November 21, 2012

Are There Degrees of Sin?


I can’t count the number of times I have heard a Christian say something along the lines of, “Well, sin is sin. God sees all sin the same.”

Really? Does He, really? God sees all sin the same?

Do you believe that? Because, I, for one, have a hard time believing that someone stealing a candy bar is the equivalent of murdering an innocent person, in God’s eyes.

The arguement that the two are identical in their weight and nature, “sin is sin,” flies in the face of God’s character. Nowhere in scripture do we see God acting this out. If anything, we see the opposite.

Jesus actually gives us quite a few references to degrees of sin. The following two passages refer specifically to a greater degree of punishment:

Woe to you, scribes and Pharisees, hypocrites, because you devour widows’ houses, and for a pretense you make long prayers; therefore you will receive greater condemnation ... " (Matthew 23:13).

That slave who knew his master’s will and did not get ready or act in accord with his will, will receive many lashes, but the one who did not know it, and committed deeds worthy of a flogging, will receive but few. From everyone who has been given much, much will be required; and to whom they entrusted much, of him they will ask all the more” (Luke 12:47-48).

The Luke verse seems to say that the greater the knowledge we hold (of God’s will), the greater our responsibility. Likewise, this verse tells us that the greater our punishment will be for neglecting our responsibilities. Ouch and sheesh. Let that that one sink in for a minute.

The following verse from John 19:11 actually refers to a greater sin: " ... for this reason he who delivered Me to you has the greater sin.” Jesus clearly tells us that Judas’ betrayal was a greater sin than that of Pontus Pilate.

God is a Father

But, let’s set aside those verses for a moment and just consider the fact that God is a Father. Any parent knows that their children must receive consequences appropriate to their actions. I like to refer to them as “practical consequences.”

For instance, if my daughter complains or grumbles about the dinner I serve, she doesn’t get to eat it (does that sound harsh? Kinda sorta, I admit). She learned quickly, however, to say “Thank you” when that plate of duck confit meatloaf is placed in front of her.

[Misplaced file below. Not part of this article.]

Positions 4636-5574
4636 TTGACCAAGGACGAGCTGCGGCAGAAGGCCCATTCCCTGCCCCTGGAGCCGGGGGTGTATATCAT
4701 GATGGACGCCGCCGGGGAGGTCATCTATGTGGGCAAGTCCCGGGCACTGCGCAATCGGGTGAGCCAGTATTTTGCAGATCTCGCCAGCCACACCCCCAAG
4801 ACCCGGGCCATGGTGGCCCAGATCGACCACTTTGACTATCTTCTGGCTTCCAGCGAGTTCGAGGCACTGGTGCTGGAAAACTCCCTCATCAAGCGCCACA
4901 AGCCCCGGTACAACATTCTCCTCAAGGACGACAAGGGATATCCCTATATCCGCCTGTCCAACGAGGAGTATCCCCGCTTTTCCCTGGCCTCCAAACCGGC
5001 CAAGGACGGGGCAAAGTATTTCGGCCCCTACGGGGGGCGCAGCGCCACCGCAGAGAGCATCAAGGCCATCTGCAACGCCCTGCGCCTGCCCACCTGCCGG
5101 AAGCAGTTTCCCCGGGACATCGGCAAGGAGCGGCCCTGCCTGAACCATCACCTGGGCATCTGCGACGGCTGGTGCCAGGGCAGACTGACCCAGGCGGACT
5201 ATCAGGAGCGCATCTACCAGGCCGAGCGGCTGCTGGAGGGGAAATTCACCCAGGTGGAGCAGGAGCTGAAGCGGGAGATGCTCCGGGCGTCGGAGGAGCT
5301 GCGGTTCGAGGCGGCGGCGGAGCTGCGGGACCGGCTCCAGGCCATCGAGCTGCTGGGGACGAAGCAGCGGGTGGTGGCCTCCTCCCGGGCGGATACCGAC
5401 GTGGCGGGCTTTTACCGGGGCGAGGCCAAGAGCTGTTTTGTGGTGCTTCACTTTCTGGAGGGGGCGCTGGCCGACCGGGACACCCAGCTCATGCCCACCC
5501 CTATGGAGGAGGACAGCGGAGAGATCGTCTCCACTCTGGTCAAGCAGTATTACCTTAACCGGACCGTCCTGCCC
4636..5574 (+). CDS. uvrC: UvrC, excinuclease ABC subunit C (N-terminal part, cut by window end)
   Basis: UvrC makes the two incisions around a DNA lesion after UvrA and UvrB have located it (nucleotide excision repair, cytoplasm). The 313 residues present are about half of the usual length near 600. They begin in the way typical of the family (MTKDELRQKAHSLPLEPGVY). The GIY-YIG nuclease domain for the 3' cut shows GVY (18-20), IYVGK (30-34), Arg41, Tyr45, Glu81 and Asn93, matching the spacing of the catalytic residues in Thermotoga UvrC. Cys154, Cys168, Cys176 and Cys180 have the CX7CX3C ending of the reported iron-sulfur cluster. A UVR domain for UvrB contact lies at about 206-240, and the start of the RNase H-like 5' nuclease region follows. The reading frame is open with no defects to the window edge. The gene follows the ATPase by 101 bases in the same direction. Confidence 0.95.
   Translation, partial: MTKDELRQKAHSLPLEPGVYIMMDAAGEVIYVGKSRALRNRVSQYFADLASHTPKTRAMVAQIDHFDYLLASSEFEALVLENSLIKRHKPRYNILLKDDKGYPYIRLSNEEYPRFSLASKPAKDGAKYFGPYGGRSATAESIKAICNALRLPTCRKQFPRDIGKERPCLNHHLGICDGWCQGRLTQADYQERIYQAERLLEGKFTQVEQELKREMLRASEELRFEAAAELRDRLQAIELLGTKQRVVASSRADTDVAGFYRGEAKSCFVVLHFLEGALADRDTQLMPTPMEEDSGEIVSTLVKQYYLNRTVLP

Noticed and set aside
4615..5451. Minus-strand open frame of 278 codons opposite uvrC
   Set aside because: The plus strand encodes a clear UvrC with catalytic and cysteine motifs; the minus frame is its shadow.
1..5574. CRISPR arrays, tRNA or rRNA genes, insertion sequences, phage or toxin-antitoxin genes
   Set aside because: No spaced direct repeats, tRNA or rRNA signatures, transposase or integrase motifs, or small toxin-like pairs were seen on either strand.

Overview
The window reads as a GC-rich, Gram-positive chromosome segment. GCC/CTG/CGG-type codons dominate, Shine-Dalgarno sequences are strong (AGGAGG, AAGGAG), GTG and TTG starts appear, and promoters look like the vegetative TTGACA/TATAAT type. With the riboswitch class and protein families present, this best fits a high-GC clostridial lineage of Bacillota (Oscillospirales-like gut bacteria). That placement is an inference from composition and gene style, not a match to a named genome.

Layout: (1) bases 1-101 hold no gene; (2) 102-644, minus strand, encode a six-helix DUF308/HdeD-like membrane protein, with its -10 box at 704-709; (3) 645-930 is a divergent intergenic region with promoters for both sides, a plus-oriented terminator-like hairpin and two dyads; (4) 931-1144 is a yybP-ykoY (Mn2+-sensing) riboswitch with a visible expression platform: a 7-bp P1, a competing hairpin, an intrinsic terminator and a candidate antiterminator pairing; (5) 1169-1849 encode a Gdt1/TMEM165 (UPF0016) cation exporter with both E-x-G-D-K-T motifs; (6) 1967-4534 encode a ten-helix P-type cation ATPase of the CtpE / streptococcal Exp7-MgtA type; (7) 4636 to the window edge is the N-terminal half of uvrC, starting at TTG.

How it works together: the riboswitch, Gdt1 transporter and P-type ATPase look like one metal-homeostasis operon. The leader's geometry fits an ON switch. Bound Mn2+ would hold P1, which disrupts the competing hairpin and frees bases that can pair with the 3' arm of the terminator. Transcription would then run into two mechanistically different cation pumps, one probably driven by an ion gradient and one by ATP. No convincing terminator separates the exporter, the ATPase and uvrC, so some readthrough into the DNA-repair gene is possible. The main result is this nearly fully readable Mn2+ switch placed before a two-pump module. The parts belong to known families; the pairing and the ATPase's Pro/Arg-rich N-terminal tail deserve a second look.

Likewise, God deals with us similarly. He gives us practical consequences for our missteps. He doesn’t blindly dole out punishment or treat all of our sins as equal. More than that, He deals with us individually and personally. Again, any parent with two or more kids knows that their kids are very different from one another, and must be dealt with as such.

But, in all of this, I’m reminded that I have not received what I deserve. The grace of the Lord abounds ... and abounds. While I believe there are degrees of sin, I also know that, in my own life, I was once guilty of death. Yet, my Jesus has called me His — redeemed, restored, reconciled. Forgiven.

I need only ask for forgiveness when I stumble, turn, and run straight towards Him once again.

So, what do you think? Agree or disagree? Have you ever said or thought “all sin is the same,” or “sin is just sin”? Why do you think this mindset is so pervasive in the church?

CC Image • cassandrajowett on Flickr

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Danny Groves
If anyone sees his brother commit a sin that does not lead to death, he should pray and God will give him life. I refer to those whose sin does not lead to death. There is a sin that leads to death. I am not saying that he should pray about that. 1 John 5:16

Sure seems like it to me.
2 years3 months ago · ( 0 )
Wayne Stiles
Perhaps the "all sin is the same" view is meant only to show that any amount of sin causes us to fall short of God's holiness. That relates to salvation/condemnation. But among the condemned, there are varying degrees of punishment for the sins worthy of such. Thanks for the thought-provoking post.
2 years3 months ago · ( 0 )
Justin Thompson
I'm with Wayne's comment. I've always liked the "sin is sin" argument in that it helps prevent us from splitting hairs so to speak. Many of us will often justify something like cussing occasionally as not that serious... "at least I'm not cheating on my wife." I hear things like this a lot. I typically think of
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"sin is sin" as, "it doesn't matter, you still sinned and still need the same attitude of repentance and God's grace as any other sin." I do agree that it can be twisted though and is often used to justify just the opposite. Seems to be like viewing the glass as half full or half empty perhaps.
2 years3 months ago · ( 0 )
Steven Duvall
I too will have to agree with Wayne and Justin and that I still believe "Sin is Sin", but I do agree that there are different degree of punishement that goes with your sin. Even though God will forgive you of your sin, does not mean he will not punish you.
2 years3 months ago · ( 0 )

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